Gloucester and Sharpness Canal

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The Gloucester and Sharpness Canal or Gloucester and Berkeley Canal is a canal in the west of England, between Gloucester and Sharpness; for much of its length it runs close to the tidal River Severn, but cuts off a significant loop in the river, at a once-dangerous bend near Arlingham. It was once the broadest and deepest canal in the world.


18th century conception

Conceived in the Canal Mania period of the late 18th century, the Gloucester and Berkeley Ship Canal scheme (as it was originally named) was started by architect and civil engineer Robert Mylne. In 1793 an Act of Parliament was obtained authorising the raising of a total of £200,000.[1] The project rapidly encountered financial difficulties - to such an extent that Mylne left the project in 1798. By half way through 1799 costs had reached £112,000 but only 5½ miles of the canal had been completed.[2] Robert Mylne's role was taken over by James Dadford who had originally been engaged as resident engineer on the project in 1795.[3] Lack of funds resulted in the company ceasing to employ Dadford in 1800.[2]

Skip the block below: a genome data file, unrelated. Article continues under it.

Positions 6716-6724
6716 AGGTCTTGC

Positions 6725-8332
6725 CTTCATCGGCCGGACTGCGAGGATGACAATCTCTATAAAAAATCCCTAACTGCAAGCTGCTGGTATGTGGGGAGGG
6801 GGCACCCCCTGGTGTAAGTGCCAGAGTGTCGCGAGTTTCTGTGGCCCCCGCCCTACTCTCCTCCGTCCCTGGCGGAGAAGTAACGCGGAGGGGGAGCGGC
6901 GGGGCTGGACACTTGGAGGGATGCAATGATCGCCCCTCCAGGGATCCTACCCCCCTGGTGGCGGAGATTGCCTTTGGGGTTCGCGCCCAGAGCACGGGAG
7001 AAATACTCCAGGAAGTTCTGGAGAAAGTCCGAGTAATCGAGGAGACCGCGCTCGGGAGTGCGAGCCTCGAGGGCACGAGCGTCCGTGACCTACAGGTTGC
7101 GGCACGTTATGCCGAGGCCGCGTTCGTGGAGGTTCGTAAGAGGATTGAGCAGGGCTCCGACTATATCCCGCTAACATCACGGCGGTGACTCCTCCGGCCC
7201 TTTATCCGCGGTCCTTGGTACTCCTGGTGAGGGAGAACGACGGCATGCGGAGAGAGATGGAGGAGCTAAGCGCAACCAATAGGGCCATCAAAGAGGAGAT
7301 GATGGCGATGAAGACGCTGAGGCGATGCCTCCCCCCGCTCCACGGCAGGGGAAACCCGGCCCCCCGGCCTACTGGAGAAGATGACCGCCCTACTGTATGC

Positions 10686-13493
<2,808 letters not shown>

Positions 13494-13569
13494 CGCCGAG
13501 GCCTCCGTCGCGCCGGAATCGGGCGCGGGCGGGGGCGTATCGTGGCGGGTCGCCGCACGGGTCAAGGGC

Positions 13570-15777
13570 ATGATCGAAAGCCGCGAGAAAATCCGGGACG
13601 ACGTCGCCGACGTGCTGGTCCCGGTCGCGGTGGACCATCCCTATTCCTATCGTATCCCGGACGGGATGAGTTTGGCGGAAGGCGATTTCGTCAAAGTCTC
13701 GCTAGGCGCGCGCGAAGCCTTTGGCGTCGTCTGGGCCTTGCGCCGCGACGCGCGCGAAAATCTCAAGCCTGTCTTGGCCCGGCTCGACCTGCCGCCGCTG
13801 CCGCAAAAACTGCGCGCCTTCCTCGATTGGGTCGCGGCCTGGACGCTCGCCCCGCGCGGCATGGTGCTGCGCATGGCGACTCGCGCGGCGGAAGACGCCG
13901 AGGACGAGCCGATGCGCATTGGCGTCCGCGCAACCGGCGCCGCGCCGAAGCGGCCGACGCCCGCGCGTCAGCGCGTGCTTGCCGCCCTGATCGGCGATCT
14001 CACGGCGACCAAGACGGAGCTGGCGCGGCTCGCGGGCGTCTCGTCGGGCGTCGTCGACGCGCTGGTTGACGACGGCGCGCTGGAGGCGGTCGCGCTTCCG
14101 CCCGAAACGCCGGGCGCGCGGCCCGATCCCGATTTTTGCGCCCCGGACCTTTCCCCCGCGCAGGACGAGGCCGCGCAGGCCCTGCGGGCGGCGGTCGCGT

Decade of capital raising

Between 1800 and 1810 various attempts were made to raise money to allow further building but they came to nothing.[2] Moneys from tolls and rents allowed for some improvements to be made to the basin at Gloucester in 1813.[4]

Eventual completion

From 1817 onwards the Poor Employment Act meant it was possible for the company to loan money from the Exchequer Bill Loan Commission. This along with further share issues provided enough money to bring the scheme to completion.[5] After these significant delays, the canal opened in April 1827. In the course of its construction the canal had cost £440,000.[6] As opened the canal was 86½ feet wide, 18 feet (5.5 m) deep and could take craft of up to 600 tons. The longer of the two locks onto the canal proper was 115 feet (35 m) long.[6]

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